By 1920 the demographic transformation of Ransom Place was complete, and the 13 households on the north side of California Street included just two White families: 69-year-old German immigrant Henry Falk was living alone at 941 North California, and Arba and Hotsa Whitlatch were living at 901 North California. The Whitlatchs were running a grocery store at the front of their lot at the northeast corner of California and Ninth Streets. The family of Daniel and Mattie Mullin was living at 915 North California Street. The 41-year old Daniel was a porter in a clothing store, and both he and his 40-year-old wife were born in Kentucky, as were both their parents. All four of their children living at home were born in Indiana, including Dan (born 1907), Mary F. (1908), James (1915), and Alice M. (1918). The lot to their north at 917 North California was home to Harry and Jennie Miller. The 59-year-old Harry was a church janitor born in Tennessee, as were his parents, and his wife Jennie was a 49-year-old laundress born in Missouri, like both her parents. The Millers owned their home, as did each of their neighbors to the north toward what is now Tenth Street. All the Millers’ neighbors to the south, though, including the Whitlatchs at the corner of Ninth and California, were renters. Five homeowners were located north of the Millers on the east side of California Street, and four of the five households were paying the mortgage; only Henry Falk owned his home free and clear.
The new homeowners were typical of the residents that were emerging along California Street by 1920. Of the 11 Black households on the east side of California Street, there were 29 adult residents (i.e., either 18 or above or working and not in school), and most came from outside Indiana: 10 were from Kentucky, 8 were from Indiana, five were from Tennessee, two were from Ohio, and there were single examples of residents born in Pennsylvania, Virginia, Alabama, and Missouri. This predominance of migrants from the Upper South is relatively typical of migration patterns into the near-Westside in the first quarter of the twentieth century. Relatively few residents came from the Deep South. However there were some exceptions: Reverend and Mrs. Philip Emile, for instance, were both born in the Deep South, and they moved into the Miller's home at 917 North California Street around 1932. The homeowners along California Street included quite a few professionals, such as lawyers James H. Lott and Freeman Ransom, physician Henry Hummons (who organized the Senate Avenue YMCA in 1900), and teacher Milton Stevenson, who all lived in the 800 block. Many of their children went on to similar professional careers as well. Entrepreneurs including caterers and barbers lived in surrounding blocks, many of whom established quite lucrative businesses, but the neighborhood was still predominately working-class renters in 1920 and appears to have always remained so.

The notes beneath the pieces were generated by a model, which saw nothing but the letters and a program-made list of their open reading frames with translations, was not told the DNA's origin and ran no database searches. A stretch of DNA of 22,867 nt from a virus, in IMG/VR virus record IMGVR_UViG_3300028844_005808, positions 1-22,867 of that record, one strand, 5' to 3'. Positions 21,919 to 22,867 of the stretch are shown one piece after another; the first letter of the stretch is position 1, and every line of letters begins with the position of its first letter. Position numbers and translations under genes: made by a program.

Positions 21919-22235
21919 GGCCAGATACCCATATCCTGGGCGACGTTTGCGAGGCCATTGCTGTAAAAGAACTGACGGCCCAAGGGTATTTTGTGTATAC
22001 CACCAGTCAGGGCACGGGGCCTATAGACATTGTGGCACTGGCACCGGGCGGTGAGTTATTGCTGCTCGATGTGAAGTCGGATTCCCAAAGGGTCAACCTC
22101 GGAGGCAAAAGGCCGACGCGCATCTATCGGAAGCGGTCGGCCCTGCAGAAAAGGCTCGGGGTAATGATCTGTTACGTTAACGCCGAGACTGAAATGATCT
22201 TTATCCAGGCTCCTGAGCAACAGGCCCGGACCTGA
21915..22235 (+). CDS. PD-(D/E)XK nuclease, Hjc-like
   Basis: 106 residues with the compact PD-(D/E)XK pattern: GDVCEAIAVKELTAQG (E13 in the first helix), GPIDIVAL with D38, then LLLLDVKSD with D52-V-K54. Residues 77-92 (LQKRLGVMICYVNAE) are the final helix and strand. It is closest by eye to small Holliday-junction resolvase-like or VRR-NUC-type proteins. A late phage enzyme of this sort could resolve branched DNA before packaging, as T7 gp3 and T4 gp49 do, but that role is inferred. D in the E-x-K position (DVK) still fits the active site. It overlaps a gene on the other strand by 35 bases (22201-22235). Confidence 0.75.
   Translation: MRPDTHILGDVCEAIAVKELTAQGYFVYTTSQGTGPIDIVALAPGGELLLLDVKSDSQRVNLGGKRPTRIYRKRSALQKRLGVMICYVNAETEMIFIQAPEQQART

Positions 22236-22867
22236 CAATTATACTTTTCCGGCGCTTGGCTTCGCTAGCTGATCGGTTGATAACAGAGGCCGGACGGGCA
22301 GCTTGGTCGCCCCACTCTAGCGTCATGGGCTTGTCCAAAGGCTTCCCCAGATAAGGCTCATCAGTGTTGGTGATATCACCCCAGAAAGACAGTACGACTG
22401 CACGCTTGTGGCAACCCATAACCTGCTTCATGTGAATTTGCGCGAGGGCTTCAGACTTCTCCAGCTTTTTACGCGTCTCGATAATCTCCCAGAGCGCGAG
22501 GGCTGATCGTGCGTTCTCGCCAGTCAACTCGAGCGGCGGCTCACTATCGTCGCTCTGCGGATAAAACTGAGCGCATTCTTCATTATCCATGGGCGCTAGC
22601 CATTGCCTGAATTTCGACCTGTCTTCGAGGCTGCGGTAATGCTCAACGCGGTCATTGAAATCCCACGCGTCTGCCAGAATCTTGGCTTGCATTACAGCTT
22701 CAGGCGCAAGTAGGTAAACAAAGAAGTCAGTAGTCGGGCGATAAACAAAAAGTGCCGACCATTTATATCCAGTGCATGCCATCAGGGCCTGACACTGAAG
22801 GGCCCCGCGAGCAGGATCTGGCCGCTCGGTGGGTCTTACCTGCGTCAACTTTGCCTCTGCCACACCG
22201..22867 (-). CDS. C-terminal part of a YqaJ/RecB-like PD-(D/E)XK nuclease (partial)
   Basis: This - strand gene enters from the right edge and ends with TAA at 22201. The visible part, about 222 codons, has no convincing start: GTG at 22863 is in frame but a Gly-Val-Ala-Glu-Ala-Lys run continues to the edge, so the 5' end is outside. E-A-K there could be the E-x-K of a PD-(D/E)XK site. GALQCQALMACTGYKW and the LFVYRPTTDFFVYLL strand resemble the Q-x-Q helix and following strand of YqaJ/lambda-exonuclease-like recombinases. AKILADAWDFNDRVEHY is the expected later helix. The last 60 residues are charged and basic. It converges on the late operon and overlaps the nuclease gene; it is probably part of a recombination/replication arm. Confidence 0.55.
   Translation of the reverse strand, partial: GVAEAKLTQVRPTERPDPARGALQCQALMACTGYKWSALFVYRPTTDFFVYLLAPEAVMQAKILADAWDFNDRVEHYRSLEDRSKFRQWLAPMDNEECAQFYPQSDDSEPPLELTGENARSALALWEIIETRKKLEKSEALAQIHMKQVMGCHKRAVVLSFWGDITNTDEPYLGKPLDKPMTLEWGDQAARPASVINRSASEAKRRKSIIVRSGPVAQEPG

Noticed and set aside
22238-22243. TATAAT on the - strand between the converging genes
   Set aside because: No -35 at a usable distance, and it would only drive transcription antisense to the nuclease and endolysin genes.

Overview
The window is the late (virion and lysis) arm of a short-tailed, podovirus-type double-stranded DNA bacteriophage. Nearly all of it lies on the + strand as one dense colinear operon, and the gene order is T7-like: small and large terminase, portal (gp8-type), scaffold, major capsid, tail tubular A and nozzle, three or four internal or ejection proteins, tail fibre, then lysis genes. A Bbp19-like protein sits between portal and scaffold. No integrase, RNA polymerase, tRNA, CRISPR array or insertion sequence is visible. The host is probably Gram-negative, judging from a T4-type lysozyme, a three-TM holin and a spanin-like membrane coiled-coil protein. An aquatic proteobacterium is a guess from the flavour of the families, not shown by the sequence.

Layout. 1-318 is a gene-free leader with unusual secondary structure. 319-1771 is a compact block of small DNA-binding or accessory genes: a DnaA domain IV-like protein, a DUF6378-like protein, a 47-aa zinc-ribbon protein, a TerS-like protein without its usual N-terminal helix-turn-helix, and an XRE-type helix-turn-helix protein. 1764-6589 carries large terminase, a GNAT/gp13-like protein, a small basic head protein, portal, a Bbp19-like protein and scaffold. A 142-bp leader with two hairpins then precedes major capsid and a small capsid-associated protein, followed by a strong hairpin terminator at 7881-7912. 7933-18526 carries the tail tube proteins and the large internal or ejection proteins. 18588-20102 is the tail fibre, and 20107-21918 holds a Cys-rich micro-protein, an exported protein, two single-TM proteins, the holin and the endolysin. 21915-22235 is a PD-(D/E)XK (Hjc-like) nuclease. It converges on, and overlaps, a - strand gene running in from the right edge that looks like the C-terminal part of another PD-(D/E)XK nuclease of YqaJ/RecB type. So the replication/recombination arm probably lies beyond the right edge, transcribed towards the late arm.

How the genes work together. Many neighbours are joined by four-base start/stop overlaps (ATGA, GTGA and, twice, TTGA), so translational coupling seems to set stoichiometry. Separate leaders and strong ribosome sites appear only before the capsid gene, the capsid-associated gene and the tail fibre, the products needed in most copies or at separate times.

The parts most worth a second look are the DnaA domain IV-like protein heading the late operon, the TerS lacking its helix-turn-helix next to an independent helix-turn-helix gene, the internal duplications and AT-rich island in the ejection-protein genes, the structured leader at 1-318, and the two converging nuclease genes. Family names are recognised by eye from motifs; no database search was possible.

The home at 915 North California Street was torn down in the 1960's, and the home at 917 was torn down in the mid-1980's. The three homes to the south were still standing in 1985, when they each appear in an aerial view of the near-Westside, but they have since all been torn down. Consequently, most of the lots on the north side of California Street remain clear today.
For more information on the Field School or the Archaeology Project contact Paul Mullins or visit our other Ransom Place Archaeology pages for information on other project research in the Near-Westside. You can visit Field School reports starting with the May 25 report by clicking on the link below; subsequent reports can be reached by linking at the bottom of each page.
Page last updated June 6, 2002